The first anyone knew of these events was in 1851, when a group of traders led by a man named Victor Rose, who would later write histories of the era, saw her in a Comanche village. When they asked her if she wanted to leave, she shook her head and pointed to her children, saying, “I am happily married. I love my husband, who is good and kind, and my little ones, who, too, are his, and I cannot forsake them.” Rose described Peta as a “great, greasy, lazy buck.”44 The account has an odd ring to it: Rose undoubtedly saw Cynthia Ann, because he was the first to report the existence of children. But it is unlikely that she uttered those grammatically perfect sentences. The timing is worth noting. The existence of the two brothers playing at her feet would seem to confirm that Quanah was born before 1850, and possibly as early as 1848. In any case, she was sincere. She was “Nautdah” now, “Someone Found,” the name given to her by Peta Nocona, whose name means “He Who Travels Alone and Returns.”45

The last anyone on the frontier heard of Cynthia Ann in the 1850s came in a report from the intrepid explorer Captain Randolph Marcy, a reliable chronicler of the frontier. “There is at this time a white woman among the Middle Comanches, who, with her brother, was captured while they were young children from their father’s house in the Western part of Texas,” he wrote, confirming that she had changed bands and placing her with the Nokonis or the Kotsotekas, who were known as Middle Comanches. “This woman has adopted all the habits and peculiarities of the Comanches; has an Indian husband and children, and cannot be persuaded to leave them.”46

For the moment she was free again in the way that Comanches had always been free. In the way that the hapless Penateka no longer were. She was on the open plains, where the buffalo still roamed in their millions and Comanche power stood inviolate. Where the white man still did not dare to go.

Nine

CHASING THE WIND

THE REST OF the Parker hostages—Rachel Plummer, Elizabeth Kellogg, John Richard Parker, and James Pratt Plummer—suffered very different fates. All were intertwined in some way with Rachel’s father and Cynthia Ann’s uncle James W. Parker, the man whose breathtaking lack of judgment had been largely to blame for the disaster that had befallen the clan in May of 1836. Like many other members of the Parker clan, James was a colorful figure. But he was much more than that. He was one of the most outrageous, extreme, obsessive, ambitious, violent, dishonest, morally compromised, reckless, and daring characters ever to stake a claim on the early Texas frontier. He was a man of more contradictions than anyone could keep track of: a prominent citizen who was accused at various times of being a murderer, counterfeiter, liar, drunk, horse thief, and robber. He was kicked out of two different churches for lying and drunkenness. And yet during his lifetime he was an elected justice of the peace, one of the original Texas Rangers, a representative at the legendary “consultation” that set the stage for the Texas revolution, and a friend of Sam Houston and Mirabeau Lamar. He was a preacher who once had his own church, a successful businessman who owned a sawmill and thousands of acres of land. Though an odor of impropriety, untruth, and general malfeasance haunts his life, he was never convicted of anything. Some of his neighbors believed that the raid itself had been the result of his shady business dealings. They alleged that he had bought stolen horses from Indians with counterfeit money, and that the true purpose of the attack had been to avenge the fraud.1 Nothing was ever proven, and James himself mounted a spirited defense of his honor in a self-published pamphlet.2 He admitted to killing five peopl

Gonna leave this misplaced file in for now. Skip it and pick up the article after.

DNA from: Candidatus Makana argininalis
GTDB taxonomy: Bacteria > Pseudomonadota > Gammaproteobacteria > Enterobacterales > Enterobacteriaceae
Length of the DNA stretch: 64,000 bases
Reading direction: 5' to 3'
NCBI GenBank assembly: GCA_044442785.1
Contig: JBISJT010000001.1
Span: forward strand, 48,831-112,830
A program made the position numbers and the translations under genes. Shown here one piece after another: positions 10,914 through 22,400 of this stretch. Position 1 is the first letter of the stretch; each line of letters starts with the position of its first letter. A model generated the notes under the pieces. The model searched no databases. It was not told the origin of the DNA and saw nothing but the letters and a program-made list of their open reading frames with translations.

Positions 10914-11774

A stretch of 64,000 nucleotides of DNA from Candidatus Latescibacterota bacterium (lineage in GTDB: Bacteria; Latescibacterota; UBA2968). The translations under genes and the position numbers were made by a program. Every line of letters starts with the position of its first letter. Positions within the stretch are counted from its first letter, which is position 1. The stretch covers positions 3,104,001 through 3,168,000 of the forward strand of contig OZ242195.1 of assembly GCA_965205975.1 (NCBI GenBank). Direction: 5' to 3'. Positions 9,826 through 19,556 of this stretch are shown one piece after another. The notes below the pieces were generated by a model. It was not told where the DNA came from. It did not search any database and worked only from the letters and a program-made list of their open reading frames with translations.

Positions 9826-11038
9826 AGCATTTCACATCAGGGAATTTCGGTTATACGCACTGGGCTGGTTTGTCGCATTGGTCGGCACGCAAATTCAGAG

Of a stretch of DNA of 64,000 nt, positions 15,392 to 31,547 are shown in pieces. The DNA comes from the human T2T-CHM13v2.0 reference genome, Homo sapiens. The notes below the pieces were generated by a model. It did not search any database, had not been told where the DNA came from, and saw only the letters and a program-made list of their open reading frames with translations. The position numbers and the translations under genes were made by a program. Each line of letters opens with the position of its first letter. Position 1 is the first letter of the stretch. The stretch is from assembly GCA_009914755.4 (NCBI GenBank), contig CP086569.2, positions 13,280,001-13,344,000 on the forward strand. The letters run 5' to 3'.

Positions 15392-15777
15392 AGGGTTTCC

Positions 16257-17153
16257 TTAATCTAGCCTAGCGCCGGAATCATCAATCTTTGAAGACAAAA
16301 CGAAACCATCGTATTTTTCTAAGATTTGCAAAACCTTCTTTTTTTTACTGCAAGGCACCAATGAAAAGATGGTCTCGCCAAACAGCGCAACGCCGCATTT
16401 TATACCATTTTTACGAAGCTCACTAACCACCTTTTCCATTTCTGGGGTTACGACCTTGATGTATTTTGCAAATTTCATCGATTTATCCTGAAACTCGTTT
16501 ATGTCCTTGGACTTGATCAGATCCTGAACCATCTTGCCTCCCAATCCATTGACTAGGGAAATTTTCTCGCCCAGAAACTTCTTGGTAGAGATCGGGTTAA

e, but they were all Indians and there were no criminal penalties in the Republic of Texas for murdering redskins.

And yet that was not how James Parker was mainly known. For all of the obloquy and misadventure, he was famous throughout the West as the man who searched for the Parker captives. The man who refused to give up. He made five trips, alone, into Indian lands between 1836 and 1837, mostly acting on tips about young white women—like his daughter Rachel—who had been carried off by Indians. He made another four or five excursions from 1841 to 1844, based on information he believed would lead him to his niece Cynthia Ann Parker, his nephew John Richard Parker, or his grandson James Pratt Plummer.3 He logged perhaps five thousand miles, much of it alone. The only remotely comparable captive hunter in American history was a former slave named Britt Johnson, who made five trips into the wilderness starting in 1864 searching for his wife and children, who were also captured by Comanches.4 (If James’s story begins to sound familiar, it was the basis for John Ford’s magnificent western The Searchers starring John Wayne in the James Parker role and Natalie Wood as his niece, the screen version of Cynthia Ann.)